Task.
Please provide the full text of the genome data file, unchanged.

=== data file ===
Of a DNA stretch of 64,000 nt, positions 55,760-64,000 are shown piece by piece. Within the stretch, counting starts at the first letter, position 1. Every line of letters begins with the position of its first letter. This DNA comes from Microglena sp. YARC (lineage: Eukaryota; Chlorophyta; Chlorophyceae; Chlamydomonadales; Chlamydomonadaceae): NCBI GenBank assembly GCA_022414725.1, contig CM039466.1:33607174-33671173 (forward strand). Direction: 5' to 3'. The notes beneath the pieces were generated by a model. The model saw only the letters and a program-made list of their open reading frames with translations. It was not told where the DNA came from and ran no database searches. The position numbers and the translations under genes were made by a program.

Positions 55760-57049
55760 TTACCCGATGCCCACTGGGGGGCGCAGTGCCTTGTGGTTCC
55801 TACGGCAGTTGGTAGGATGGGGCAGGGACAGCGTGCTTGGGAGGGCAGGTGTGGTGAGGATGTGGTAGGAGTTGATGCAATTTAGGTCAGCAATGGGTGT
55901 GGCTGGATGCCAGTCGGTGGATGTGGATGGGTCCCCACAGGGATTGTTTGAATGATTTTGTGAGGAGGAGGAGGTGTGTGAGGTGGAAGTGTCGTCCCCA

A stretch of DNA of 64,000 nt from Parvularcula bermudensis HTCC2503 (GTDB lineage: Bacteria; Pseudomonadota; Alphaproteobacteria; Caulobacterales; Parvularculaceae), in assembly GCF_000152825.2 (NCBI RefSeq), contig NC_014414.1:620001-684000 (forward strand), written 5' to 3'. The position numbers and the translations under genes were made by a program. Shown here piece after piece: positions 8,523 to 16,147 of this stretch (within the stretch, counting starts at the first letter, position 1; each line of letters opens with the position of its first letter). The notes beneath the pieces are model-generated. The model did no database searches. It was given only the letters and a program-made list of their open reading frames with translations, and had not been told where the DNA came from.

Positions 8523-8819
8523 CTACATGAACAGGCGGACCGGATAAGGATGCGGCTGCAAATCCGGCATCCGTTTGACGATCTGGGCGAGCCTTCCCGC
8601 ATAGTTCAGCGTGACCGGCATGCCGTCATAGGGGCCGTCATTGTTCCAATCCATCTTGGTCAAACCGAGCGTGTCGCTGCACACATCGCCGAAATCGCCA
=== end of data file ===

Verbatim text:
Of a DNA stretch of 64,000 nt, positions 55,760-64,000 are shown piece by piece. Within the stretch, counting starts at the first letter, position 1. Every line of letters begins with the position of its first letter. This DNA comes from Microglena sp. YARC (lineage: Eukaryota; Chlorophyta; Chlorophyceae; Chlamydomonadales; Chlamydomonadaceae): NCBI GenBank assembly GCA_022414725.1, contig CM039466.1:33607174-33671173 (forward strand). Direction: 5' to 3'. The notes beneath the pieces were generated by a model. The model saw only the letters and a program-made list of their open reading frames with translations. It was not told where the DNA came from and ran no database searches. The position numbers and the translations under genes were made by a program.

Positions 55760-57049
55760 TTACCCGATGCCCACTGGGGGGCGCAGTGCCTTGTGGTTCC
55801 TACGGCAGTTGGTAGGATGGGGCAGGGACAGCGTGCTTGGGAGGGCAGGTGTGGTGAGGATGTGGTAGGAGTTGATGCAATTTAGGTCAGCAATGGGTGT
55901 GGCTGGATGCCAGTCGGTGGATGTGGATGGGTCCCCACAGGGATTGTTTGAATGATTTTGTGAGGAGGAGGAGGTGTGTGAGGTGGAAGTGTCGTCCCCA

A stretch of DNA of 64,000 nt from Parvularcula bermudensis HTCC2503 (GTDB lineage: Bacteria; Pseudomonadota; Alphaproteobacteria; Caulobacterales; Parvularculaceae), in assembly GCF_000152825.2 (NCBI RefSeq), contig NC_014414.1:620001-684000 (forward strand), written 5' to 3'. The position numbers and the translations under genes were made by a program. Shown here piece after piece: positions 8,523 to 16,147 of this stretch (within the stretch, counting starts at the first letter, position 1; each line of letters opens with the position of its first letter). The notes beneath the pieces are model-generated. The model did no database searches. It was given only the letters and a program-made list of their open reading frames with translations, and had not been told where the DNA came from.

Positions 8523-8819
8523 CTACATGAACAGGCGGACCGGATAAGGATGCGGCTGCAAATCCGGCATCCGTTTGACGATCTGGGCGAGCCTTCCCGC
8601 ATAGTTCAGCGTGACCGGCATGCCGTCATAGGGGCCGTCATTGTTCCAATCCATCTTGGTCAAACCGAGCGTGTCGCTGCACACATCGCCGAAATCGCCA